Impacts of first grade Reading Corps transferred to the broader reading skill of oral reading fluency, an essential foundational literacy skill.

Second and Third Grade Students

Minnesota Reading Corps second and third grade students attained significantly higher oral reading fluency scores by the Spring benchmark than control group students.

At Risk Students

A statistically significant impact of Reading Corps was found for second and third grade students regardless of minority status (i.e., Black), gender, or ELL status.

Second and third grade students in each of these groups significantly outperformed control students on oral reading fluency scores, and grew faster than the typical Reading Corps student, reflecting a closure of the achievement gap.

Together, the findings show that the Minnesota Reading Corps program can have a substantial and positive impact on at‐risk students who are often underserved because they fall between students performing at grade level and special education referrals, and typically have fewer resources available to them.


Based on findings from two highly rigorous, impartial, and complementary studies, the Minnesota Reading Corps K‐3 program conclusively improves K‐3 students’ early reading skills.

NORC’s simultaneous evaluations of Florida Reading Corps and Wisconsin Reading Corps found the program can be reliably replicated with the same impact on student growth.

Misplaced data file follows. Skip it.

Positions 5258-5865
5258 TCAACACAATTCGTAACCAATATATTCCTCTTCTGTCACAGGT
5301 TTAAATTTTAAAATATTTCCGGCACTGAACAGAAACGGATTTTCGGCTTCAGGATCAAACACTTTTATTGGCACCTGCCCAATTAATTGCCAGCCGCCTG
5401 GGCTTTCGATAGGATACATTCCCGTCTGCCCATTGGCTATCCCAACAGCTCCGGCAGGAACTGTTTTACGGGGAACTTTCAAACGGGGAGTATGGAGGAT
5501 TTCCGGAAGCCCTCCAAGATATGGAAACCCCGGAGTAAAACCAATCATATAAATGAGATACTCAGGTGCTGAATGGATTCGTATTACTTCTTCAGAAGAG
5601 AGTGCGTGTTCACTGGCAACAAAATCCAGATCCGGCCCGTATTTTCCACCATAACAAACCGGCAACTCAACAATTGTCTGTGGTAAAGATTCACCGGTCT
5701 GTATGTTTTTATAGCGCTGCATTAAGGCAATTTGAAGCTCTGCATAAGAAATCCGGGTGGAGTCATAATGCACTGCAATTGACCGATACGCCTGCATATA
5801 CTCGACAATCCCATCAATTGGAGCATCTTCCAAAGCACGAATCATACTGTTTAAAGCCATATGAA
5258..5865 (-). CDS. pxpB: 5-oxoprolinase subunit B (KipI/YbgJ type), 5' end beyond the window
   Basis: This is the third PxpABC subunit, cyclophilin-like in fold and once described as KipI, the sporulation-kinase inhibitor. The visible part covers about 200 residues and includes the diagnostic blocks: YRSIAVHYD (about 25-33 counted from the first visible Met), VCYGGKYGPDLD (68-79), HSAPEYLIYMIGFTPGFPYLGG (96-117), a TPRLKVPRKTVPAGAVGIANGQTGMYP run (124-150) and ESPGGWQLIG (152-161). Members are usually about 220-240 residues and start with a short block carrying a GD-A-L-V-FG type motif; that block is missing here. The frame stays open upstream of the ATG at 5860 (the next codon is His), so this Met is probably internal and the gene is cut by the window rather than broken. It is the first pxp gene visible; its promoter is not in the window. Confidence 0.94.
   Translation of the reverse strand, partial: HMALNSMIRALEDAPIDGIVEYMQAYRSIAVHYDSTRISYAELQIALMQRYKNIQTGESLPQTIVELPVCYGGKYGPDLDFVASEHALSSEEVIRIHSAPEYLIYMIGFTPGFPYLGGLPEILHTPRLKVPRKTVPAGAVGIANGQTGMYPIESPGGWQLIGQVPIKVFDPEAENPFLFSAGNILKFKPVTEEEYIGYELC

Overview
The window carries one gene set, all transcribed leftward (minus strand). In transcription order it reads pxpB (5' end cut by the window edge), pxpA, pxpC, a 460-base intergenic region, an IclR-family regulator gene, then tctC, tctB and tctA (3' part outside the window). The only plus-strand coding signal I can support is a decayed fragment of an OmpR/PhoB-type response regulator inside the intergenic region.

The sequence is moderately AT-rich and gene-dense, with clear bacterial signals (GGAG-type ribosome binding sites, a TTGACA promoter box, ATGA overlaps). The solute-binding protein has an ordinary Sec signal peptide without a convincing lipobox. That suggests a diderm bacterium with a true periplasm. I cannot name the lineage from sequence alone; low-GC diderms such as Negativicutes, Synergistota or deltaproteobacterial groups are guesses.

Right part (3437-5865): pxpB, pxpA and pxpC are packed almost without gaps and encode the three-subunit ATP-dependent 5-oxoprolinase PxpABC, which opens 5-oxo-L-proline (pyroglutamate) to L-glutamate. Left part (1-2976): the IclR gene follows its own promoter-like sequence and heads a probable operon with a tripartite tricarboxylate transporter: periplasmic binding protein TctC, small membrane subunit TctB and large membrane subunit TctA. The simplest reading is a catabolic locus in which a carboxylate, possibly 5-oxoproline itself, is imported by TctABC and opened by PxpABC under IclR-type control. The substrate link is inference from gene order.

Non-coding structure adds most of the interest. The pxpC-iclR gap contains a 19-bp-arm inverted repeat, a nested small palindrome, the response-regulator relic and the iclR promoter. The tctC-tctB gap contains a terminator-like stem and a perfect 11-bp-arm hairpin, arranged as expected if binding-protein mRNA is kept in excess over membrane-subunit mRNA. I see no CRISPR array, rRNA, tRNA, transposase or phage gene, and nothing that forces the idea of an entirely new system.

Reading Corps has the power to dramatically improve student outcomes, and schools across the state have partnered to bring Reading Corps to their students. More tutors are needed for the 2018‐19 school year throughout the state of Minnesota. Anyone interested is encouraged to go to

About Minnesota Reading Corps:
One in three Minnesota third graders is not reading at grade level. Minnesota Reading Corps, a statewide program and strategic initiative of ServeMinnesota, provides a solution. The program places trained AmeriCorps tutors in schools and preschools, where they deliver proven literacy strategies to help children get ready for Kindergarten and on track to become successful readers by the end of third grade. Two independent and highly rigorous studies conducted by the University of Chicago confirm Reading Corps to be one of the most effective literacy programs nationwide. It is replicated in 12 states and the District of Columbia. For more information, please visit

About NORC:
NORC at the University of Chicago delivers objective data and meaningful analysis to help decision‐ makers and leading organizations make informed choices and identify new opportunities. Since 1941, NORC has applied sophisticated methods and tools, innovative and cost‐effective solutions, and the highest standards of scientific integrity and quality to conduct and advance research on critical issues. Headquartered in downtown Chicago, NORC works in over 40 countries around the world, with additional offices on the University of Chicago campus, the DC metro area, Atlanta, Boston, and San Francisco. For more information, visit

Media Contact:
Lisa Winkler